Back to Home

God & Science Forum Message

Forums: Atm · Astrophotography · Blackholes · Blackholes2 · CCD · Celestron · Domes · Education
Eyepieces · Meade · Misc. · God and Science · SETI · Software · UFO · XEphem
RSS Button

Home | Discussion Forums | God and Science | Post
Login

Be the first pioneers to continue the Astronomy Discussions at our new Astronomy meeting place...
The Space and Astronomy Agora
As Usual

Forum List | Follow Ups | Post Message | Back to Thread Topics | In Response To
Posted by Tim on September 29, 2003 18:04:30 UTC

your understanding and knowlege is beyond mine.
there are only a few points you make that i can even remark on.

"1. He assumes what reality is, numbers, which is like assuming that math exists but not physics. He never states how the numbers are communicated."

doesn't he really just assume that reality, what ever it is, is communicable and then go on to define reality as a set of numbers? in other words isn't the step of defining reality as a set of numbers actually a logical step following the assumption that reality is communicable?
previous to making that definition he freely states that "I will make much use of Mathematics without defense or argument." so it is left to us to decide if that is an acceptable step. i find it an acceptable step in that while it is probably true "primordial" mathematics stems from abstractions of nature it is never the less as Dr. Dick states "quite clear that mathematicians are very concerned with the exactness of their definitions and the self consistency of their mental structures." but if my statement of the source of "primordial" mathematics is nature is true as Morris Kline in his book "Mathematics and the Physical World" seems to say, then even the assumption of numbers as reality or the undefended use of mathematics in his reasoning is not really an assumption that math exists but not physics.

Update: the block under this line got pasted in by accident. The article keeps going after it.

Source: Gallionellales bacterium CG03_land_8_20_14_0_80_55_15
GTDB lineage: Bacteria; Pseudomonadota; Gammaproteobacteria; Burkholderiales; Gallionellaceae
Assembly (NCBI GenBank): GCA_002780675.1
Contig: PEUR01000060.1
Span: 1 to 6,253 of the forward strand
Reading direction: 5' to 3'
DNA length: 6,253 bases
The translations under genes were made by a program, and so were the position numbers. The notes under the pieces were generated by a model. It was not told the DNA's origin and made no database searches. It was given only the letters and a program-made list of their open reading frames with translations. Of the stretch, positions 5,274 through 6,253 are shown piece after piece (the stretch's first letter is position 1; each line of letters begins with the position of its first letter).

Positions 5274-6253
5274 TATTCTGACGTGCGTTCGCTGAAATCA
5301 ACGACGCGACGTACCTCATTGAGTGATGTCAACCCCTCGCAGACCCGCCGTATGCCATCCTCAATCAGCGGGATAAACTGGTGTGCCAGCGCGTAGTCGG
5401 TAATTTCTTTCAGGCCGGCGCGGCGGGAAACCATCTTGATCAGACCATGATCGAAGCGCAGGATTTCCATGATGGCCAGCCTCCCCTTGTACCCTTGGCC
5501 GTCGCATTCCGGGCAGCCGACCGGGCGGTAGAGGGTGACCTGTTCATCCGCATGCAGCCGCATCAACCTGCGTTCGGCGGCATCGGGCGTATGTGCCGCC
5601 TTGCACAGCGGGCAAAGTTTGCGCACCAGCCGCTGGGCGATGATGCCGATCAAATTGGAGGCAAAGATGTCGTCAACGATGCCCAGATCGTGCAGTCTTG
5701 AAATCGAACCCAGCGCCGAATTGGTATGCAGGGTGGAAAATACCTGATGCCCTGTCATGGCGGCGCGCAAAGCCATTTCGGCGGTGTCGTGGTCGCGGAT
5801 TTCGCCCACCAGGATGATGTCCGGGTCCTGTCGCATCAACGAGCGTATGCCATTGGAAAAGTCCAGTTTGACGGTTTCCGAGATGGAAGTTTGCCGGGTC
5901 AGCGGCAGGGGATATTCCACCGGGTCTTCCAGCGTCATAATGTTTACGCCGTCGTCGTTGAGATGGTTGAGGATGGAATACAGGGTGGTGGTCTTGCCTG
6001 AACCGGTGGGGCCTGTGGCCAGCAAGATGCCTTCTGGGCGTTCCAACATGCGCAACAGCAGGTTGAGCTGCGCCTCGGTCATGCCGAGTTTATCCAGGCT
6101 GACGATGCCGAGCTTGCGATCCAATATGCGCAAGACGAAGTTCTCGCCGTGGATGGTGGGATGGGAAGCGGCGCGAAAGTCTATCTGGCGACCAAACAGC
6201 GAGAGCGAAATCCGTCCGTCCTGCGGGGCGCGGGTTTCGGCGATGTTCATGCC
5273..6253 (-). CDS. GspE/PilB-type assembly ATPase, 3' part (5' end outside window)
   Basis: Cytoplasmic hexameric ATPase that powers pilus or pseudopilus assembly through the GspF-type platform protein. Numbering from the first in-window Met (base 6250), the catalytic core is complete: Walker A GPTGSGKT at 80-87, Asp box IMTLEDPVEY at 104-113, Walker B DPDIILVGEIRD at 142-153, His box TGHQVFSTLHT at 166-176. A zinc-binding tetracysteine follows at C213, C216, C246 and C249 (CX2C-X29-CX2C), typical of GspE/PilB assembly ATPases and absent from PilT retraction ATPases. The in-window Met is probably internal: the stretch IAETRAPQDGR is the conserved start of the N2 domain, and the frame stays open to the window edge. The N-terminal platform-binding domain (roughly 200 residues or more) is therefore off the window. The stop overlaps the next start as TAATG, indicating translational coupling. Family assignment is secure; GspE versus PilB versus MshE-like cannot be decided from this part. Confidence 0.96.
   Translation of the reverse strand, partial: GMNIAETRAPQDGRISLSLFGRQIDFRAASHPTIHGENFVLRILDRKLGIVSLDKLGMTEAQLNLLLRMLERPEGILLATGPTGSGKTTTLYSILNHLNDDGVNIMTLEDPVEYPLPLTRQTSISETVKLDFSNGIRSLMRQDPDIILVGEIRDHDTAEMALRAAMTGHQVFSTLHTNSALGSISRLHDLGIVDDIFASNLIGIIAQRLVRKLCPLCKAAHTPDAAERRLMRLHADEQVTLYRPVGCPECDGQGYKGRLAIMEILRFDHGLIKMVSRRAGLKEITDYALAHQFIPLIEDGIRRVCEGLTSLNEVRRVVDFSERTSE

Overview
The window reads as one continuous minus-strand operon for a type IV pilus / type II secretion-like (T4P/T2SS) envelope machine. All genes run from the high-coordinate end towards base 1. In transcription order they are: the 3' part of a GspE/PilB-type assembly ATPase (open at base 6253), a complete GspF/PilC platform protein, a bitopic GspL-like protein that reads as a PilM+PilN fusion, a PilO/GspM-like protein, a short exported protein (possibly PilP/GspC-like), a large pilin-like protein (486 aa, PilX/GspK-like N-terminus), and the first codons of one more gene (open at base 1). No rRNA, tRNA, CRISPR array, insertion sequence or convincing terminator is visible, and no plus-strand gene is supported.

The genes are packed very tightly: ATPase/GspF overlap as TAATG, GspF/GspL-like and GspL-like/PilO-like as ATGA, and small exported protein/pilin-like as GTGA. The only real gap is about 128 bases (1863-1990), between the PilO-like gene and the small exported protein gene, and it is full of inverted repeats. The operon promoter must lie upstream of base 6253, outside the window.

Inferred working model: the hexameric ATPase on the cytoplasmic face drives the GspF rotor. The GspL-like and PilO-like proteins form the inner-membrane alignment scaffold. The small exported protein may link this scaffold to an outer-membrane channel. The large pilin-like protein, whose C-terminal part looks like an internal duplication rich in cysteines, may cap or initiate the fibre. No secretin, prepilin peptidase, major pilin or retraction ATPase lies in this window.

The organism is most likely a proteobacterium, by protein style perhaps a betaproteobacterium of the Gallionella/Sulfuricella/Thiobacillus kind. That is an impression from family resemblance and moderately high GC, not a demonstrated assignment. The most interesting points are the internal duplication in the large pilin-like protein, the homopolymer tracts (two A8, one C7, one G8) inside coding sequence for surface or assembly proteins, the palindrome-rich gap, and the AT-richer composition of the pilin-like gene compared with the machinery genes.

in a previous post you made referance that you were in agreement with Dr. Dick's definition of reality as a set of numbers. do you remmember that post?

also in a previous post you in my estimation lamented the level of mathemantics that is required to understand modern physics while at the same time making it clear that it is inescapable for us to understand the physical world with out mathematics. it seems reasonable to me that one day the physical world shall be understandable with out such a convoluted, difficult to achieve level of mathematics as a requirement. i for one recognize in Dr. Dick's approach the feasability of such a hoped for outcome.

regards, tim




Follow Ups:

Login to Post
Additional Information
Google
 
Web www.astronomy.net
DayNightLine
About Astronomy Net | Advertise on Astronomy Net | Contact & Comments | Privacy Policy
Unless otherwise specified, web site content Copyright 1994-2018 John Huggins All Rights Reserved
Forum posts are Copyright their authors as specified in the heading above the post.
"dbHTML," "AstroGuide," "ASTRONOMY.NET" & "VA.NET"
are trademarks of John Huggins